We must confront our past, not continue it,” Tony Blair announced in his Romanes lecture on education (Prospect, February). His history of education is one of state neglect with occasional exceptions (Balfour’s 1902 Act, Butler’s 1944 Act) until Jim Callaghan’s Ruskin speech in 1976. There was then a little progress under the Tories, but basically Labour “inherited a situation too little changed from Callaghan’s day.” The moral is clear: neglect must be succeeded by “national leadership.” Central government must take responsibility for investment in education, raising standards and promoting life-long learning. Then follows the catalogue of “starts” since 1997: more money, especially on primary schools; literacy and numeracy strategies; promotion of information and communications technology, modern languages, music and sport; the creation of specialist schools; a further expansion in post-16 education. Test results have already “improved sharply.” Our mission, Blair ends, “is to mobilise the resolve of this generation to transform Britain into a learning society….”
Is military intervention over Kosovo justified?
3rd May 1999
I have been instinctively against Nato’s bombing of Serbia from the day it started on 24th March. I was-I dare say like you and many others-incredulous that Nato seemed to have no military strategy except to bomb Serbia to smithereens. I could not believe that bombing a defenceless country was the right way to wage “holy war.” But above all I was alarmed by the thought that a new doctrine of international relations was being forged which would make the world a much more dangerous place.
Friday 27th March
Edward (my son) and I board the flight to Moscow at Terminal 4, Heathrow. I am to take part in a conference at Perm, organised by the Moscow School of Political Studies. Perm is on the edge of Siberia; a city of more than 1m people with a cultural past (Diaghilev was born there) and a depressed industrial present. “Experts” are being assembled to advise regional officials and politicians on how to make the most of self-government-an important topic in view of the paralysis of the centre. My most prized possession is a bath plug. I remember from past excursions that outside the western circuit bath plugs are unobtainable.
Review of The New Reckoning: Capitalism, States and Citizens by David Marquand
Polity Press, 1997
David Marquand is an engaging and stylish political thinker, who moves adventurously across academic frontiers and straddles the worlds of scholarship and politics. His main interest is in what may be called the “government of Britain” question; the failure, as he sees it, of Britain to develop into a properly democratic state. His method is one of persuasive argument, conveyed most felicitously in essay form, where thought is not unduly trammelled by the demands of rigour or specificity. His style is that of the seminar rather than the pulpit. He does not try to bludgeon the reader into submission and is too sceptical to admit to “final” beliefs himself.
Perhaps it is time to revive Keynesian policy. The fact that monetary policy in the US and Britain does, in practice, take into account unemployment and growth as well as inflation is taken as a sign that some secret Keynesian demand management is at work. From this point of view, the odd men out are what Anatole Kaletsky calls the “sado-monetarist” central bankers and finance ministers of continental Europe who are wedded to price stability and the Maastricht criteria. I believe that Keynesian policy does have a role to play in improving the performance and stability of economies. But this belief does not warrant either historical or theoretical amnesia; nor should it blind us to the practical difficulties, particularly on the fiscal side, of reinstating even a modest version of Keynesian policy.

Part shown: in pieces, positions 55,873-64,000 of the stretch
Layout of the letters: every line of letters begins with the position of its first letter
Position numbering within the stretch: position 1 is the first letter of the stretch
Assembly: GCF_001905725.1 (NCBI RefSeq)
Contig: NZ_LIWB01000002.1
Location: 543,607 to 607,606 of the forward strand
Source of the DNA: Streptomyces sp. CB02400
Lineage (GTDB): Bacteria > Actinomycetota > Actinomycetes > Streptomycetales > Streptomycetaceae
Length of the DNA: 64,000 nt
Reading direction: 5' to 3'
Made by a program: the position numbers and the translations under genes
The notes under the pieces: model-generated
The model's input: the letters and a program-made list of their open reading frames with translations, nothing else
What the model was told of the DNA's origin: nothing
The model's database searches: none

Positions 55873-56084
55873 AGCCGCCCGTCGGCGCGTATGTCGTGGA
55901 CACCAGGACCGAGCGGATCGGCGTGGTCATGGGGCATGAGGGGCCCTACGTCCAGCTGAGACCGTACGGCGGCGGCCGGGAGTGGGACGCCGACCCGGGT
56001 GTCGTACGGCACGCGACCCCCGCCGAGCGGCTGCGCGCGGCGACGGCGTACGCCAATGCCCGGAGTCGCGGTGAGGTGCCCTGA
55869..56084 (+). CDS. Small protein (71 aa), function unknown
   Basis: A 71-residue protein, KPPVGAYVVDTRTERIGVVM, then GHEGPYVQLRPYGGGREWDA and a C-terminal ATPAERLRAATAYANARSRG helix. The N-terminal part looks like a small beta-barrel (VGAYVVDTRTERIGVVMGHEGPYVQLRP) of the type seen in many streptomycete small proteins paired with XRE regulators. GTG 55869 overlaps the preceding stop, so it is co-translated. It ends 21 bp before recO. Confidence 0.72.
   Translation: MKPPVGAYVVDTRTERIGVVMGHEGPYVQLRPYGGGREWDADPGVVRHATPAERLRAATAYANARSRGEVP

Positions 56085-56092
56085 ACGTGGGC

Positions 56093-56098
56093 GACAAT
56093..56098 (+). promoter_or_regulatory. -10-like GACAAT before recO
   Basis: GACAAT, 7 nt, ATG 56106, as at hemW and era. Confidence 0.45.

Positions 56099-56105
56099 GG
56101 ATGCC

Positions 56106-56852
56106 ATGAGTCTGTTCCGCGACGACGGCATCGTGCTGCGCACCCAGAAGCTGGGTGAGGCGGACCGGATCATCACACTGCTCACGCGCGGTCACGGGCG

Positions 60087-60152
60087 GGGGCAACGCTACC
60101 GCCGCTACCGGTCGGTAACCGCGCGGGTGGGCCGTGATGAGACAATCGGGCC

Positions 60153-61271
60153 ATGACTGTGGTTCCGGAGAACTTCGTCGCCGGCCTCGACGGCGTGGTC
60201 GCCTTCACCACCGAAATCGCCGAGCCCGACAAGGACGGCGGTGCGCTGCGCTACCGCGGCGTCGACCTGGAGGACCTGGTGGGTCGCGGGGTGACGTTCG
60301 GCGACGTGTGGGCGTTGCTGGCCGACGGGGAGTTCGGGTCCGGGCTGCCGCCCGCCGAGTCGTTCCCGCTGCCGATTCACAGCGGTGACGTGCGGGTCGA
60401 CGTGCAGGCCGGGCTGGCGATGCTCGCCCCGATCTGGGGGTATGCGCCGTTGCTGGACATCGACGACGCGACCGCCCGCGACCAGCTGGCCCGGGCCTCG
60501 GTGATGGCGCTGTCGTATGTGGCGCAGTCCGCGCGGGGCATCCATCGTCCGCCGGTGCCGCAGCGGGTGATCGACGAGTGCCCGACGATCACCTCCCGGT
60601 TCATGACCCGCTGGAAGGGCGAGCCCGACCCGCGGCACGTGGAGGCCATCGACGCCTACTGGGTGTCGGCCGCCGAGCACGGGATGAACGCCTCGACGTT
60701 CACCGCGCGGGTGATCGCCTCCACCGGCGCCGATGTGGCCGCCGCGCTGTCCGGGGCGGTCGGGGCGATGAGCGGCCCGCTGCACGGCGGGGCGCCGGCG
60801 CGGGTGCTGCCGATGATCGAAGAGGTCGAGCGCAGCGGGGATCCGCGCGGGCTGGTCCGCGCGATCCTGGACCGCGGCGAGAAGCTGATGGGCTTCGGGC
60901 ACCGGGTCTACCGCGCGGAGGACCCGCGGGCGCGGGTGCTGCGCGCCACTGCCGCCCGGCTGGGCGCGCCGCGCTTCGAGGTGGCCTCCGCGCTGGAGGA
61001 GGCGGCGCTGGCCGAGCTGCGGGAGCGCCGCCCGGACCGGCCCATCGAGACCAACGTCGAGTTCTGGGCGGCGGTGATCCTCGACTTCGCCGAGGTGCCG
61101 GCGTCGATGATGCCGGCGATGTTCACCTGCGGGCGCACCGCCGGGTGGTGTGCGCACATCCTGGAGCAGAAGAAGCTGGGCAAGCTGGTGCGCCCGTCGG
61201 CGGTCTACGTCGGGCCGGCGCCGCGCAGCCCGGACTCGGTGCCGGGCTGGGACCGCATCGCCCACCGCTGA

Thursday 27 June
I am in St Petersburg both as a tourist and as a British observer of the second round of the Russian presidential elections. The excuse for tourism is that the House of Lords Bridge Club has been invited to play a match against the South African consulate. I fly to St Petersburg with my wife, Augusta and our younger son William (19). Our elder son, Edward (22), joins us from Moscow where he is working. Our leader is Richard Gisborough, who has organised the expedition. On arrival at St Petersburg airport we board a coach with a poster stuck on the front window with the words “House of Lords” written on it. A band strikes up God Save the Queen. I smile radiantly and am about to raise my hand to acknowledge the reception, when the band turns round to face the next coach and starts up the Marseillaise.
There is widespread agreement that the welfare state needs to be drastically reformed, certainly slimmed down. Designed in the 1940s to protect weakened capitalist economies against the assault of revolutionary socialism, it is now under assault itself. Governments all over Europe are busy chipping away at entitlements and benefits built up since the war. Yet even minor cuts in welfare spending face huge political cost as Alain Juppe is discovering in France. The reason is that most people in Europe have come to rely on tax-financed welfare of one kind or other, and governments have failed to discover a political formula which might wean them from this dependence. Only in the US, whose welfare state is underdeveloped by European standards, does an anti-welfare ideology resonate Continue reading “Essay: Welfare without the state”